Friday, 25 January 2013

Sage career advice from students

This week’s guest post is from Crystal Snyder, Coordinator of the Undergraduate Research Initiative (URI).

One of the things I appreciate most about working with students is how much I learn from the interaction. No two students are exactly alike, so while they may come to us for career-related advice, we are the ones who frequently benefit from the opportunity to hear a unique perspective and learn from each student's individual experience.

For example, the other day I was chatting with a student about his research experiences and his plans to apply to medical school. That in itself was not unusual. But he offered something else that struck me as incredibly insightful and mature: that though his plans right now are to attend medical school, getting into med school is not his primary focus. Instead, he's taken a much broader view of his undergraduate experience, incorporating interdisciplinary research, volunteer activities and international community service as pieces of a much larger puzzle. "If you focus on med school," he said, "it might happen, or it might not. But if you focus on getting a variety of experiences and becoming a better person, you'll be ready for whatever happens."

I couldn't have said it better myself. This is the kind of well-rounded and inherently resilient perspective that we aim for all students to acquire. It seems obvious to me now, but when I look back at my own undergraduate experience, I must confess that I didn't fully learn this lesson until much later. And yet, here it was, gift-wrapped in a casual conversation with a student about his long-term career goals.

It got me thinking about other career advice I've learned from students. My favourite example comes a graduate-level lab that I taught several years ago. There was one undergraduate student in the class, and she stood out immediately, not because she had the highest grades or the most experience, but because she asked great questions and really took advantage of the opportunity to try something new. Her attitude and initiative were so impressive that we offered her a research job based just on what we'd seen in a few hours in the lab. The lesson? Don't overlook even the most seemingly insignificant opportunities -- it's not always how much experience you have, but what you do with it that really counts.

Another memorable example is a student whose research project didn't turn out at all how she planned. Again, that alone is not unusual. It's pretty common to hit a dead end in a research project and have to rethink your approach. At first, when she told me her story, I expected to have to explain that such setbacks in research are normal and that it's not always a bad thing. But what surprised me was that she wasn't at all frustrated or concerned. In fact, she was genuinely grateful that things hadn't worked out, because it made her reconsider the assumptions she made, not just about her project, but about the type of work that she might want to do in the future.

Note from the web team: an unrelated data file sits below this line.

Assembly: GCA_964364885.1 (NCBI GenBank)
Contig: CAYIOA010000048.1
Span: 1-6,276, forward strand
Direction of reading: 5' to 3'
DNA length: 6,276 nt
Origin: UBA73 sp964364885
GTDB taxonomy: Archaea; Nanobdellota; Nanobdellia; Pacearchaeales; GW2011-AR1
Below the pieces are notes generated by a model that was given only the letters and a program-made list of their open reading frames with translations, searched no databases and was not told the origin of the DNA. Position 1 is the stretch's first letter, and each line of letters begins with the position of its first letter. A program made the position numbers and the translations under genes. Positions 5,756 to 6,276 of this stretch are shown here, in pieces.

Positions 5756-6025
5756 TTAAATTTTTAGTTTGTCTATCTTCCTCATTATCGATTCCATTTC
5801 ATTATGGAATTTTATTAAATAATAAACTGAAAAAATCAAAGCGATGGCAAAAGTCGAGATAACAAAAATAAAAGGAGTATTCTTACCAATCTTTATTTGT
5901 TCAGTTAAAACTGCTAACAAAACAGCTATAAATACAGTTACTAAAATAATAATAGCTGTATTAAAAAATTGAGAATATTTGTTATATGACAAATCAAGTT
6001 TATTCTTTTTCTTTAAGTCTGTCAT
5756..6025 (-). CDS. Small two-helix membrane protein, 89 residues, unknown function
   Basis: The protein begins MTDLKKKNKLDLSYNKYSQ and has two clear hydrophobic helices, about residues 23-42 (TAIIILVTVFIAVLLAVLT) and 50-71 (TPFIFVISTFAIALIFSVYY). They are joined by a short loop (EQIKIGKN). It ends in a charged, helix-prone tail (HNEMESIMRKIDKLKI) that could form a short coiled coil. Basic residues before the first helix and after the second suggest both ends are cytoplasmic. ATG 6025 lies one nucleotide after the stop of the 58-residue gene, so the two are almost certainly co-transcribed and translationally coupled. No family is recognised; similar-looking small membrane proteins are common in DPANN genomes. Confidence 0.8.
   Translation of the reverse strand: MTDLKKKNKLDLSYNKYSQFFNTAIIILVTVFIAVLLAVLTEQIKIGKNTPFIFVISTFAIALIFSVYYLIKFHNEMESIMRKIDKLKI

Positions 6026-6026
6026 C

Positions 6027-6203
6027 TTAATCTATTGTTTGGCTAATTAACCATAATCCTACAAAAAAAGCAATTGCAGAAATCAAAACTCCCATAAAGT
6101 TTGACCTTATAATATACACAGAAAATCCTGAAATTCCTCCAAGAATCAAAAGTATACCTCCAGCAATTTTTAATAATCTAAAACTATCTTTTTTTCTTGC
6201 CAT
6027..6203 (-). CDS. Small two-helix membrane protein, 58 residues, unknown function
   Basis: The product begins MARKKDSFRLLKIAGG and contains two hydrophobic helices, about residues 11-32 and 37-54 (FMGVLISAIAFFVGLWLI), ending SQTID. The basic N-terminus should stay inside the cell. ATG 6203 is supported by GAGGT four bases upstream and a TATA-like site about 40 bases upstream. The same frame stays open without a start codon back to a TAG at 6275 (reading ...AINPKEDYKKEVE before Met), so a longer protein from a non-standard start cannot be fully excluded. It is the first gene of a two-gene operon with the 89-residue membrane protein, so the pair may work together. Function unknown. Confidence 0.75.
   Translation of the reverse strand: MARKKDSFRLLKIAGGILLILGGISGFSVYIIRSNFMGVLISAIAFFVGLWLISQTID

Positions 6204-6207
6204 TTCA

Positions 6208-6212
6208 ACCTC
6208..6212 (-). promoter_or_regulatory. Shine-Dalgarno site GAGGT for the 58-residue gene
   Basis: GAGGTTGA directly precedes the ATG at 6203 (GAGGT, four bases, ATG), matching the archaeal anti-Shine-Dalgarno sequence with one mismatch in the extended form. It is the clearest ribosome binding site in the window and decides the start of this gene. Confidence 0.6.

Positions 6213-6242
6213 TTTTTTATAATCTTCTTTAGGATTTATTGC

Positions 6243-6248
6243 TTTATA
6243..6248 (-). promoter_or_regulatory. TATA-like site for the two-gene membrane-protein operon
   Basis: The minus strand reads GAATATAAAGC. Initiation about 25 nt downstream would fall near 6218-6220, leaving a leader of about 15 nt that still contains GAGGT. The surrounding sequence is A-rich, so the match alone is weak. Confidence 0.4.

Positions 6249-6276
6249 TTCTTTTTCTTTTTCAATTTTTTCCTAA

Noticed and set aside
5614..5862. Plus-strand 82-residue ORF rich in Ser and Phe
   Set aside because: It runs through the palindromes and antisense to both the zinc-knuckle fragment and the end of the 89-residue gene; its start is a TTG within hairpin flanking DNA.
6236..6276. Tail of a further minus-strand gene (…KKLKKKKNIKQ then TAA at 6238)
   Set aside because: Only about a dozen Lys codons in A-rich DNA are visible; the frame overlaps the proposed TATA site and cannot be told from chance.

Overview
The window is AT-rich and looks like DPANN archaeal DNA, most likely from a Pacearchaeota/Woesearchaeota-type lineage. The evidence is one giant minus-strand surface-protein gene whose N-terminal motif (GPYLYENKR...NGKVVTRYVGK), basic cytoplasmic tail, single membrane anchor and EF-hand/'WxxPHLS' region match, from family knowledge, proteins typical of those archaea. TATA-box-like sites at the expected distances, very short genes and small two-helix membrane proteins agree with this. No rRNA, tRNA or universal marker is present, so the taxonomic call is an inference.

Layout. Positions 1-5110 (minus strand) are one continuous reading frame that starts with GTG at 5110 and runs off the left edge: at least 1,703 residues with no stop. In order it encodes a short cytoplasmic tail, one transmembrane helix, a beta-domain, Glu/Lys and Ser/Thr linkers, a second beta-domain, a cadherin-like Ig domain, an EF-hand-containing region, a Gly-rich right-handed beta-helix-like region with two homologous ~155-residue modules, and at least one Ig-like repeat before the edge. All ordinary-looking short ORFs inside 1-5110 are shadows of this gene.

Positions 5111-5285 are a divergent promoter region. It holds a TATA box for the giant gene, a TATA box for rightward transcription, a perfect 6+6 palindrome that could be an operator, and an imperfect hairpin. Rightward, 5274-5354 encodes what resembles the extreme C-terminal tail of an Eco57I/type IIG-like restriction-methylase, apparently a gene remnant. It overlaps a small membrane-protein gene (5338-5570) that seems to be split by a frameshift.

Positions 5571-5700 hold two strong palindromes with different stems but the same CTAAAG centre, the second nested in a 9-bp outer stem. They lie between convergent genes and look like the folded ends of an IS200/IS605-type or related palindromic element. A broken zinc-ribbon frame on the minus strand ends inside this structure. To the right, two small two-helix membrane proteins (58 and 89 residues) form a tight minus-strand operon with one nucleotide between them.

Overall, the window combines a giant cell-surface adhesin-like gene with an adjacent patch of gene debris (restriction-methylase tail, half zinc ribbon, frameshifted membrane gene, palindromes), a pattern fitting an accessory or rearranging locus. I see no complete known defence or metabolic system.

I could go on, but perhaps it's best to sum up with the lesson that all of these examples illustrate, a lesson that students remind me of almost every day: Always keep your mind open to new possibilities and different perspectives. You never know who you're going to meet, what opportunities might arise, or what you might learn that you can apply to your career.

Monday, 21 January 2013

What are you doing this summer?

With temperatures well below freezing and lots of that white stuff on the ground, summer is probably one of the furthest things from your mind - unless you're pining for warm, sunny days, that is! If you're a student who plans on working this summer you should start thinking about your job search soon, especially since our annual Summer Job Fair is coming up on Thursday, 31 January (10 am to 4 pm in the Butterdome). At the time of writing this blog post, over 75 organizations were registered to take part in the event which is over a week away.

The ideal summer job for many students is one related to the type of work they want to do post graduation - ideal because they can test the waters to see if they enjoy that type of work. They can gain relevant work experience and skills. And they can make professional connections they can turn to for referrals and references when they start looking for work once they complete their degree.

Unfortunately, not all students are able to find a summer job in their field of choice. However, that doesn't mean there are no career-related benefits from working in another field or even in a job that doesn't require post-secondary education.

All of my summer jobs were physical labour type jobs. The job I had the summer before the final year of my undergraduate degree was with one of the student painting companies that hire a lot of students during the summer. (The outdoor painting season is short in Alberta!) What career-related benefits did I gain from that job, you ask? Lots of transferable skills. For example, over 90 percent of the time I was working with just one other student. We generally saw our supervisor only when we started a new job. My co-worker and I had to decide who would do what and in what order, and we represented the company to the home owner. The skills we needed to do our job well included interpersonal communication, teamwork, time management, organizational skills and customer service skills.